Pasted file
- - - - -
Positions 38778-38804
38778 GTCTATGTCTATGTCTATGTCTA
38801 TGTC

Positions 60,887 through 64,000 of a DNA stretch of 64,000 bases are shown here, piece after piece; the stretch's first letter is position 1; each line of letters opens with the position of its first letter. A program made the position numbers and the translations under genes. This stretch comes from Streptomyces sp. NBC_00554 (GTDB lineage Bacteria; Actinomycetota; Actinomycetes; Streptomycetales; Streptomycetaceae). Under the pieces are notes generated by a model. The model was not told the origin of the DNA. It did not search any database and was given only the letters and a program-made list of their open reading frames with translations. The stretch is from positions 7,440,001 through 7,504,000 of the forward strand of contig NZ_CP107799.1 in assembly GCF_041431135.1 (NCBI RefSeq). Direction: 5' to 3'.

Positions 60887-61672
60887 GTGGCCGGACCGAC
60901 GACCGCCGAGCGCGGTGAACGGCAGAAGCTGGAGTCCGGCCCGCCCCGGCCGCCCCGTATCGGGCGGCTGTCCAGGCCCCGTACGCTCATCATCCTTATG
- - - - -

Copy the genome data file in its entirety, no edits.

Positions 38778-38804
38778 GTCTATGTCTATGTCTATGTCTA
38801 TGTC

Positions 60,887 through 64,000 of a DNA stretch of 64,000 bases are shown here, piece after piece; the stretch's first letter is position 1; each line of letters opens with the position of its first letter. A program made the position numbers and the translations under genes. This stretch comes from Streptomyces sp. NBC_00554 (GTDB lineage Bacteria; Actinomycetota; Actinomycetes; Streptomycetales; Streptomycetaceae). Under the pieces are notes generated by a model. The model was not told the origin of the DNA. It did not search any database and was given only the letters and a program-made list of their open reading frames with translations. The stretch is from positions 7,440,001 through 7,504,000 of the forward strand of contig NZ_CP107799.1 in assembly GCF_041431135.1 (NCBI RefSeq). Direction: 5' to 3'.

Positions 60887-61672
60887 GTGGCCGGACCGAC
60901 GACCGCCGAGCGCGGTGAACGGCAGAAGCTGGAGTCCGGCCCGCCCCGGCCGCCCCGTATCGGGCGGCTGTCCAGGCCCCGTACGCTCATCATCCTTATG